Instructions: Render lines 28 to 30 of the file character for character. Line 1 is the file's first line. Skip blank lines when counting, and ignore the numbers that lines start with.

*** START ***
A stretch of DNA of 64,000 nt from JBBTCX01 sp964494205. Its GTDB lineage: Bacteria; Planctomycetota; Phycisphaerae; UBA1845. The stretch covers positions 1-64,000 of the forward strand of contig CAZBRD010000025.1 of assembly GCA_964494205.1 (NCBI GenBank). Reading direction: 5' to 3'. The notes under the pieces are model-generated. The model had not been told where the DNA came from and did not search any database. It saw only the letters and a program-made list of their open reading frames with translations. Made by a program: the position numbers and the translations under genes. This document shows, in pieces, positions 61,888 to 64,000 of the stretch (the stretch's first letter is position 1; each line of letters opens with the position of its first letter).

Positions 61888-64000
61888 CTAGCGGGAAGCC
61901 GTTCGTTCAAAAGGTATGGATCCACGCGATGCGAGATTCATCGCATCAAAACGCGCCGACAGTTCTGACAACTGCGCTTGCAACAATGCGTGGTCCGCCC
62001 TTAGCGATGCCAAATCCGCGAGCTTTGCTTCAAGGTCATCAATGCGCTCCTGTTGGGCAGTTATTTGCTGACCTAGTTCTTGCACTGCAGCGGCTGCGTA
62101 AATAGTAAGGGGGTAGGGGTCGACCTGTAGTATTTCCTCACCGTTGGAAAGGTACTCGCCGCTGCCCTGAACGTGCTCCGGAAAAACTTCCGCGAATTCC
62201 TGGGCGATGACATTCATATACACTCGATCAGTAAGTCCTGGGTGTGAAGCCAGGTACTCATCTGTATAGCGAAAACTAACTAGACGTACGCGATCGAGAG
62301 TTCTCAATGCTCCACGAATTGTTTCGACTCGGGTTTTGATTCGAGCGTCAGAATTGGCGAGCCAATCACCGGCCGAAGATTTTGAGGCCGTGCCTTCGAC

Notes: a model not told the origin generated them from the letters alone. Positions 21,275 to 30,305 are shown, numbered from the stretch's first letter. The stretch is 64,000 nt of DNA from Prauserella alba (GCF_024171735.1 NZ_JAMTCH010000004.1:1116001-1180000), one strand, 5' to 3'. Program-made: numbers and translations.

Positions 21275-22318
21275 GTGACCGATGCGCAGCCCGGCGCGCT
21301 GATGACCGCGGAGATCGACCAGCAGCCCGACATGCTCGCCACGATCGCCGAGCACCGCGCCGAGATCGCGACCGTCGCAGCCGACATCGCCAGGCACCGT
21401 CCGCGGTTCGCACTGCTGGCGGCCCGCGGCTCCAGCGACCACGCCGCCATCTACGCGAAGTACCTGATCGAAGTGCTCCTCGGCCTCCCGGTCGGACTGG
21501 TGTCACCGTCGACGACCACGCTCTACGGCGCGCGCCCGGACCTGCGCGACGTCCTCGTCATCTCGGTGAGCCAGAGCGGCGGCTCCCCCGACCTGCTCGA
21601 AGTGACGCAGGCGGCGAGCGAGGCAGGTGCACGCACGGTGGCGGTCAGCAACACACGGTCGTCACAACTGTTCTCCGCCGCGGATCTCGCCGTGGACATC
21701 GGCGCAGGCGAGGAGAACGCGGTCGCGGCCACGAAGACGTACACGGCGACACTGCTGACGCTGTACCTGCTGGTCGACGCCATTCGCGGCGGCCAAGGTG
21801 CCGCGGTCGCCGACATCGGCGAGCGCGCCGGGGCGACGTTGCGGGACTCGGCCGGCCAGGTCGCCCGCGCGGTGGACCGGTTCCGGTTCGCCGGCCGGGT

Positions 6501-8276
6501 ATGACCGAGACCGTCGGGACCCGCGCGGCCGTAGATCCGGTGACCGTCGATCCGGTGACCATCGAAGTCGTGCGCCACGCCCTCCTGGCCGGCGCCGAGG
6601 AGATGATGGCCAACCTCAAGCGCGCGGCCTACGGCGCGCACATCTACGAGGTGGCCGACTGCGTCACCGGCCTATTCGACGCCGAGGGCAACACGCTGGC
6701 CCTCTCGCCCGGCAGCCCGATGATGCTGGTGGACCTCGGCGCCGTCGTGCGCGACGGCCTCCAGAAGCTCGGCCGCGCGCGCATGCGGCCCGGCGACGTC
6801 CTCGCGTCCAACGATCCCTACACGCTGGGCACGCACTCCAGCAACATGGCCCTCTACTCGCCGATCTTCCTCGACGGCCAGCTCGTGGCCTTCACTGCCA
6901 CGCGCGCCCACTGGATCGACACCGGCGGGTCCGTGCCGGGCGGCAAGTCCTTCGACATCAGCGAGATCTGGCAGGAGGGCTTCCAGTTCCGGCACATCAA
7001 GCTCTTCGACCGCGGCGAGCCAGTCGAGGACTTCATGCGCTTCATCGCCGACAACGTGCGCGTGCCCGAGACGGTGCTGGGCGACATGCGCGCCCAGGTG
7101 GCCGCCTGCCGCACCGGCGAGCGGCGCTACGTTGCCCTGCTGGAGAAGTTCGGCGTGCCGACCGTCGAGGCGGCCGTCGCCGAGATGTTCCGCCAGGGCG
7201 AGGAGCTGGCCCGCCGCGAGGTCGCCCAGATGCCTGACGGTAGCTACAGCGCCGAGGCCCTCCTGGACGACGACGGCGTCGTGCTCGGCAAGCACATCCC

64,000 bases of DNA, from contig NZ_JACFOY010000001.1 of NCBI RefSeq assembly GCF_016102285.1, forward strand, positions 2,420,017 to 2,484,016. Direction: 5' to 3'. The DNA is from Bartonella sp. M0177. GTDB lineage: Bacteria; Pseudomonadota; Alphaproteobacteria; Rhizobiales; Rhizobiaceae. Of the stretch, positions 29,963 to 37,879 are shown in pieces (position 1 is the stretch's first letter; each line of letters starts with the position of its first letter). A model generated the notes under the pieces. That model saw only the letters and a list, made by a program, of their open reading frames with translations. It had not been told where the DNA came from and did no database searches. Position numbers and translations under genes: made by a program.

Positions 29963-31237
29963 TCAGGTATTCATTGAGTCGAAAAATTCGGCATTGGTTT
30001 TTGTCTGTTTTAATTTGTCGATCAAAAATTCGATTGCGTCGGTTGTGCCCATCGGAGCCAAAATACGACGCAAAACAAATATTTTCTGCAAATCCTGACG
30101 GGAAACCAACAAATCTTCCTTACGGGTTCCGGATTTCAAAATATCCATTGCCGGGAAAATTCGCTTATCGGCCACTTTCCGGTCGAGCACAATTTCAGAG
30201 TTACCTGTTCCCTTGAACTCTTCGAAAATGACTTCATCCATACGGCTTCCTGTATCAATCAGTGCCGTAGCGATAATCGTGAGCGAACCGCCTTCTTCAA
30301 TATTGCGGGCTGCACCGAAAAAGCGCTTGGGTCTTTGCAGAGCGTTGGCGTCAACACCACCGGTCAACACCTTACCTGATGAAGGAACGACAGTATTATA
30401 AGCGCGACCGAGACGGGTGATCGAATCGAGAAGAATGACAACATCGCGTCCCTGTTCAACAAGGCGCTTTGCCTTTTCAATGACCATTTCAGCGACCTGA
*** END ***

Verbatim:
Positions 29963-31237
29963 TCAGGTATTCATTGAGTCGAAAAATTCGGCATTGGTTT
30001 TTGTCTGTTTTAATTTGTCGATCAAAAATTCGATTGCGTCGGTTGTGCCCATCGGAGCCAAAATACGACGCAAAACAAATATTTTCTGCAAATCCTGACG